With a European summit looming, the Brexit negotiators of all sides are agreed on only one thing – there are just a few days left to do a deal. And in these few days there are three key decision-makers who will determine the outcome.
One, of course, is British Prime Minister Boris Johnson. The second is Arlene Foster, leader of the DUP, whose support is needed to pass a deal through the British Parliament. The third is Taoiseach Leo Varadkar. However much attention is paid to the pronouncements of other governments around Europe, they are not going to force Ireland into a compromise it doesn’t want, nor resist a deal with which it is happy. So on the EU side, the fate of a deal will be decided in Dublin.
These three leaders are not currently on course to make a deal, although they all need one more desperately than they would like to admit.
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For Mr Johnson, not reaching agreement this week means fighting an election advocating a no-deal Brexit or perhaps, by some slim chance or crafty manoeuvre in the final days of October, having accomplished it. Neither is attractive for anyone wanting to be confident of winning a Conservative majority.
Much attention has been paid by Downing Street strategists to retaining the support of Brexiteers and winning over those who might vote for Nigel Farage. But it is easy to underestimate the difficulty of winning a general election without the other end of the Conservatives’ normally broad church. A hardline election message will leave many traditional but moderate Tories with their pencils hovering over the Liberal Democrat box on polling day, and many Conservative MPs in the south-west in danger of losing their seats.
Seats held in London in the 2017 election would also be in danger, as would many that were gained in Scotland. A few could be lost to sitting MPs standing as independents, whom the party has been foolish enough to expel. All of these would have to be replaced by gains from Labour in the midlands and north. The voters there are certainly pro-Leave overall, but might easily decide that Brexit is not as important to them as other issues.
However you cut it, a no-deal platform makes an election a toss-up, whereas an election after both doing a deal and delivering Brexit would give Mr Johnson a crushing advantage over all opponents.
The DUP’s need for a deal is even more pressing. It is on the verge of achieving the most rapid destruction of its own core objective in the whole history of political parties.
That objective is to keep Northern Ireland in the UK. In three short years, by advocating leaving the EU without regard to the local consequences and then obstructing every effort to resolve the difficulties caused, it has produced an apparent surge in support for a united Ireland.
A no-deal outcome would bring forward dramatically the day when Sinn Féin beats the DUP in an election and a “border poll” takes place. Perhaps recognising this danger, the DUP has now agreed that Northern Ireland could stay within the orbit of EU regulations after Brexit, but only subject to the renewed consent of the Stormont assembly every four years.
Since they could then vote to leave that arrangement anyway, if the assembly could ever agree to meet, it is not surprising that this does not go down well on the other side. It would be in the DUP’s own interests to make a further concession – that any future departure from single market rules would require the agreement of both nationalist and loyalist communities.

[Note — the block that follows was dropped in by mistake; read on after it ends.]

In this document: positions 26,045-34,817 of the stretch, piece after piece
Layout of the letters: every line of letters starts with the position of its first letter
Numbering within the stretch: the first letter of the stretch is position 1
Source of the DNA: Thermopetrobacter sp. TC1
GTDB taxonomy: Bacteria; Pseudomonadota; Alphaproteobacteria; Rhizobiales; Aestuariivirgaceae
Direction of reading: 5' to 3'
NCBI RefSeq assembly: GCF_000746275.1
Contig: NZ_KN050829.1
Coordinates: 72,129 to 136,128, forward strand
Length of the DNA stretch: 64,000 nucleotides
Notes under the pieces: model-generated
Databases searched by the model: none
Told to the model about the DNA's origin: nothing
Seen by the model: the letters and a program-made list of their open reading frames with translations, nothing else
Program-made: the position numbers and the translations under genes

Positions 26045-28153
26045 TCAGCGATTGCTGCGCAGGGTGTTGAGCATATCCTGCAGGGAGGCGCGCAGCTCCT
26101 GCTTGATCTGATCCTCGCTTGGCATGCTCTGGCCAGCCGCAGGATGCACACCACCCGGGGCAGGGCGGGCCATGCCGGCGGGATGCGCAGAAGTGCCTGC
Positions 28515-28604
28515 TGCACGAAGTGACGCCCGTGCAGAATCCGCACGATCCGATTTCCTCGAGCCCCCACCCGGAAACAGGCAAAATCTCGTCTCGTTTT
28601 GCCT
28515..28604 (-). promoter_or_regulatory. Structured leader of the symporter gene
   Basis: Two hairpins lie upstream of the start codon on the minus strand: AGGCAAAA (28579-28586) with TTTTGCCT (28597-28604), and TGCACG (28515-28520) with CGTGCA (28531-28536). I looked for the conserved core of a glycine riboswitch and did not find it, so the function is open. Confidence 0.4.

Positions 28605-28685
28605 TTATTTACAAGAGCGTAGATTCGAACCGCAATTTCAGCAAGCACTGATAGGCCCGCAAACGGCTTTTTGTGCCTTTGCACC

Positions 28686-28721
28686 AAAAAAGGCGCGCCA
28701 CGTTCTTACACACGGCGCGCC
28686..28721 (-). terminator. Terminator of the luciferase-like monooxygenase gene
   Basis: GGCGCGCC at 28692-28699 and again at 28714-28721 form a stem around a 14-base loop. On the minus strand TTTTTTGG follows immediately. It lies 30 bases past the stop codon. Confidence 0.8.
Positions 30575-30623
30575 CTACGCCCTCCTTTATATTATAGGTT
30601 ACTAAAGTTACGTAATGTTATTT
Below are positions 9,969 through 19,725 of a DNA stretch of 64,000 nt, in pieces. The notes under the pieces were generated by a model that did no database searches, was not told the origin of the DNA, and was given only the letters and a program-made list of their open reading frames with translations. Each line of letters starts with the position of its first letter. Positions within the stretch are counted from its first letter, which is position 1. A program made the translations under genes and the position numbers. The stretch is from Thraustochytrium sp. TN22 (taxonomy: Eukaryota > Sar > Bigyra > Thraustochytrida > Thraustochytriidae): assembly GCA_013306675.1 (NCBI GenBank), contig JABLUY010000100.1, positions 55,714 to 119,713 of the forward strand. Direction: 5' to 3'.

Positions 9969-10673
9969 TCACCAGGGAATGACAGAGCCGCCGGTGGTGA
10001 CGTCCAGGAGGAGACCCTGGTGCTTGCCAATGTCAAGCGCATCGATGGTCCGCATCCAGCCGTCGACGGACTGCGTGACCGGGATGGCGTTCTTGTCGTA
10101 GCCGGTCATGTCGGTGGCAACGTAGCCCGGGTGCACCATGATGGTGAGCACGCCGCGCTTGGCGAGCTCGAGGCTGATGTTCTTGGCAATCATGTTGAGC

If Ms Foster could bring herself to make that crucial move, then the third decision-maker, Leo Varadkar and the Irish Cabinet, would face a much more finely balanced judgment. They too will face very serious problems in the event of a no-deal Brexit. While the economic consequences of an unprecedented event are difficult to forecast, it seems reasonable to assume that they would be roughly as serious for Ireland as for the UK.
Even more important for them, no deal brings for Dublin the very outcome they have striven to avoid all along – the imposition of customs checks on the island of Ireland. They might choose to gamble that refusing a deal will result in a change of government and a reversal of the 2016 outcome in a new referendum, but that is a very risky bet. It would be in their interests, if the “consent” issue were resolved in their favour, to summon the political will to work with London on how to make a customs arrangement work.
There is, therefore, a perfectly rational agreement to be made, and powerful reasons for all three principal participants to make it. Yet the chances of it happening are low. That is partly because these are such complex matters, and the time available is now very short.
But it is also because so much time has elapsed since the referendum: Irish leaders have spent so long saying that any customs checks are incompatible with the Good Friday Agreement that they have persuaded themselves of it; the DUP has got so used to digging in it has lost the ability to dig itself out.
In negotiations bogged down by complexity, it is sometimes a simple solution that leads to the breakthrough. There is just one of those available – to take Theresa May’s deal but add a time limit on the backstop. That would involve a major climbdown by all three players, but could be implemented with a single sentence.
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